Little is known about the role of the magno system in reading. One important hypothesis is that this system is involved in the allocation of attention. We reasoned that the presentation of a single letter automatically draws attention to this letter, whereas in the case of a flanked letter, an additional process of attention allocation is required for identification to occur. In three letter-naming experiments with 24 subjects each, normally reading adults were presented with flanked (e.g. xax) and with single (e.g. a) letters at three possible ( para )foveal locations. The letters appeared in magno-disadvantageous colour contrast or in parvo-disadvantageous weak luminance contrast with the background. A control experiment verified that colour contrast had generated less magnocellular activity than had luminance contrast. Colour-contrast presentation led to a significantly lower naming performance for flanked letters than did luminance-contrast presentation, despite the fact that the two contrasts did not elicit differences in naming performance when the letters were presented in isolation. This latter finding rules out the possibility that colour contrast had generated not only less magno- but also less parvocellular activity than had luminance contrast. Thus, it can be concluded that the magno system is involved in the identification of flanked letters. This conclusion supports the hypothesis that the magno system is important to the allocation of attention. Further, it may provide an explanation for the frequent finding that people with developmental dyslexia have impairments in their magnocellular system.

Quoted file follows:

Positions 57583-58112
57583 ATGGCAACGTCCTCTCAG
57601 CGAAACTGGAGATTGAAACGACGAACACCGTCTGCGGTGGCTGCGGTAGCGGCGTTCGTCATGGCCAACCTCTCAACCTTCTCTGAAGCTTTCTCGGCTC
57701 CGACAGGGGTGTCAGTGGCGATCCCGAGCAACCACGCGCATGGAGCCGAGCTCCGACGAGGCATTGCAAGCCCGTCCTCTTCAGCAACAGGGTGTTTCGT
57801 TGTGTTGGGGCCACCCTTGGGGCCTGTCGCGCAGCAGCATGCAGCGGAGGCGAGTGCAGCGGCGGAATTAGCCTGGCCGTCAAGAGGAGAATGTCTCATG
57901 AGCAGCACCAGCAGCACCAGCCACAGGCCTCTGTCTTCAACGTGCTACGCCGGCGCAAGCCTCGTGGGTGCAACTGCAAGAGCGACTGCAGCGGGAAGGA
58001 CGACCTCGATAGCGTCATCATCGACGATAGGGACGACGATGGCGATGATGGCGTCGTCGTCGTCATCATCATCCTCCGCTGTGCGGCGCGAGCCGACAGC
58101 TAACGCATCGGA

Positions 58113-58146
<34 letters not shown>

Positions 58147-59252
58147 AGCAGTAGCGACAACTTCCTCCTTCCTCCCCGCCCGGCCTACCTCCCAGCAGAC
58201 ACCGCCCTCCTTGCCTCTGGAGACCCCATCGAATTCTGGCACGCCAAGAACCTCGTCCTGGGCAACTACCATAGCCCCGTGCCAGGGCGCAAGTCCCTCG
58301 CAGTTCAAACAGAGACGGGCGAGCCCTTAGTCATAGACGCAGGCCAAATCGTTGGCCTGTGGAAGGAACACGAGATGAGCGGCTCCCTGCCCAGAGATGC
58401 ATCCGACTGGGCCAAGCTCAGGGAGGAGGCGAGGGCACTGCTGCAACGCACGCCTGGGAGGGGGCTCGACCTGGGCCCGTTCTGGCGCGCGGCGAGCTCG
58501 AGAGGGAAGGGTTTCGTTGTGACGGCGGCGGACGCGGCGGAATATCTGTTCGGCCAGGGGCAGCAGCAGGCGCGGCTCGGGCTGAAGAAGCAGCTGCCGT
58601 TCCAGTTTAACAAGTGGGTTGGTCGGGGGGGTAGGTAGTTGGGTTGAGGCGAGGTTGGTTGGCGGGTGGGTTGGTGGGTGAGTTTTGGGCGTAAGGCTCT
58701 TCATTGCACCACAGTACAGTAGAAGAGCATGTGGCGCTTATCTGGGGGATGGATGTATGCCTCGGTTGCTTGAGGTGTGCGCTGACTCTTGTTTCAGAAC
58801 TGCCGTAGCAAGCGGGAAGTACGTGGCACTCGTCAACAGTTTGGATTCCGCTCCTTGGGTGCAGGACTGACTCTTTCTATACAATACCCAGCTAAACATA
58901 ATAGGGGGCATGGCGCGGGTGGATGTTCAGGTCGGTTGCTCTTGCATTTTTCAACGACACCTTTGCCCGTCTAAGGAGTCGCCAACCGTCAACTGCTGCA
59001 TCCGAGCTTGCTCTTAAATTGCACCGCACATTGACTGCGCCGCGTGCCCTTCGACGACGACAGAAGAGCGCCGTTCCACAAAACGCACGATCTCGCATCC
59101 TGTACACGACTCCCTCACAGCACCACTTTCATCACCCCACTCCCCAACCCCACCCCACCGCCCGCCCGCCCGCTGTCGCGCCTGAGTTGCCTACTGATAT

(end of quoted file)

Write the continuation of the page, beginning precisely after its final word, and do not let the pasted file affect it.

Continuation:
Neuropsychologia – Elsevier
Published: Jan 1, 2002
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